Azerbaijan: No Turkish Military Bases Here
The Azerbaijani government was forced to deny Turkish press reports that Turkey was establishing a military base in the country.
Azerbaijani President Ilham Aliyev signed an agreement "confirming the protocols on the transfer of buildings and structures in the military cantonment Gyzyl Shryag and the terminal at the military airfield in Zainalabdin Tagiyev to the use of the armed forces of the Turkish republic," Azerbaijani media reported on Thursday.
From that legalese, some Turkish media oversimplified the news. "Turkey to establish military base in Azerbaijan," the state Anadolu Agency wrote in its headline. "Azerbaijan signs protocol allowing Turkey to establish military base," the state-run Daily Sabah wrote.
Azerbaijan's constitution, however, forbids the establishment of any foreign military base in the country, and government officials quickly clarified. "Press reports about the creation of a military base of any country do not have any basis and do not correspond to reality," Deputy Defense Minister Ramiz Tahirov told the AzerTaj news agency.
What exactly constitutes a "base" isn't always clear, but this is a largely bureaucratic move, explained Jasur Mammadov Sumerinli, director of the Caspian Defense Studies Institute, in an email interview with The Bug Pit. Around 60-70 Turkish soldiers are stationed in Azerbaijan, largely as trainers for various branches of the Azerbaijani security services, Sumerinli said.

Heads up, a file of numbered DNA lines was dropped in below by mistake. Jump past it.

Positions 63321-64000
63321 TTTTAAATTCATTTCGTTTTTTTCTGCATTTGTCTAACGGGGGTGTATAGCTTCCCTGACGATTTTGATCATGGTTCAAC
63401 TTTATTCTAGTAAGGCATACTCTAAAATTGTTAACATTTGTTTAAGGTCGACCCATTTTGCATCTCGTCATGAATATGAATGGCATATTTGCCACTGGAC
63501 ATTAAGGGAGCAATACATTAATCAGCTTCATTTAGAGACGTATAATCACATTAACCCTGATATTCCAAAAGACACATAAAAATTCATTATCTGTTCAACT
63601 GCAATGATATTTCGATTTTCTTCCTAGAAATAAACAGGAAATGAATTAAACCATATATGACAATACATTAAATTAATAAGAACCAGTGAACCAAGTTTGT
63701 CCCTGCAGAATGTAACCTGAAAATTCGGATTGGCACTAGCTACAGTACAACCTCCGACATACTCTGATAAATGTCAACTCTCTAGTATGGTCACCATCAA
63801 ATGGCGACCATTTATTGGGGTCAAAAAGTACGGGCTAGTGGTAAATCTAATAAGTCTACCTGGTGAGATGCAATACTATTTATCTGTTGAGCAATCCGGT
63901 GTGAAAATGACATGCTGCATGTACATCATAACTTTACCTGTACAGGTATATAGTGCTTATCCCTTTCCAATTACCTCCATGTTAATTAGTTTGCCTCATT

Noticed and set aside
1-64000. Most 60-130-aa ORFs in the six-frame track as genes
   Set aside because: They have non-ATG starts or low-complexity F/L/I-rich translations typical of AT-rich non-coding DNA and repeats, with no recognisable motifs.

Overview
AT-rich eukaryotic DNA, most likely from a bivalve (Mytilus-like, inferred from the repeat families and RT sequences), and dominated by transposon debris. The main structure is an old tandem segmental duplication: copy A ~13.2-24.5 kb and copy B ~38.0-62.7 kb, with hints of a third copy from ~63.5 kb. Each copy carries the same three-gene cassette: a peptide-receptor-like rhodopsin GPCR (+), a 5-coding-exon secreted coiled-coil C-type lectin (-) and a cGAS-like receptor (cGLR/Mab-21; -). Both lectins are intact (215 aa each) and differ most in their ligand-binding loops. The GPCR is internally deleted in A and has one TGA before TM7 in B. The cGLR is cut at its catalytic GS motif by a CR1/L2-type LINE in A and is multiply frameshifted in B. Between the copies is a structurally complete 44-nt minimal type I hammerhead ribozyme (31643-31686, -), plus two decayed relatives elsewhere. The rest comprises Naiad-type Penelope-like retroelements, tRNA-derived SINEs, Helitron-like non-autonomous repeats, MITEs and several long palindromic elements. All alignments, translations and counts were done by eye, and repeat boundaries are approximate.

The buildings are also used for Turkish air force personnel and aircraft ferrying Azerbaijani troops to peacekeeping missions in Kosovo, Iraq, and Afghanistan, Tahirov said.
Another Azerbaijani military analyst, Uzeir Jafarov, told the news site Caucasian Knot that the new protocol gives diplomatic status to the structures that Turkey had been using in Azerbaijan:
In fact Turkish soldiers have used the airfield terminal in the village of Zainalabdin Tagiyev for basing and supply of military aircraft participating in joint exercises. And in the town Gyzyl Shryag Turkish soldiers -- trainers, officers, participants in exercises -- lived in one of the residences. There were also ancillary buildings. Now the diplomatic status of these objects have been strengthened and Azerbaijani officials, for example, can't enter without the appropriate permission from the Turkish side. That is, its status is similar to that of military attaches.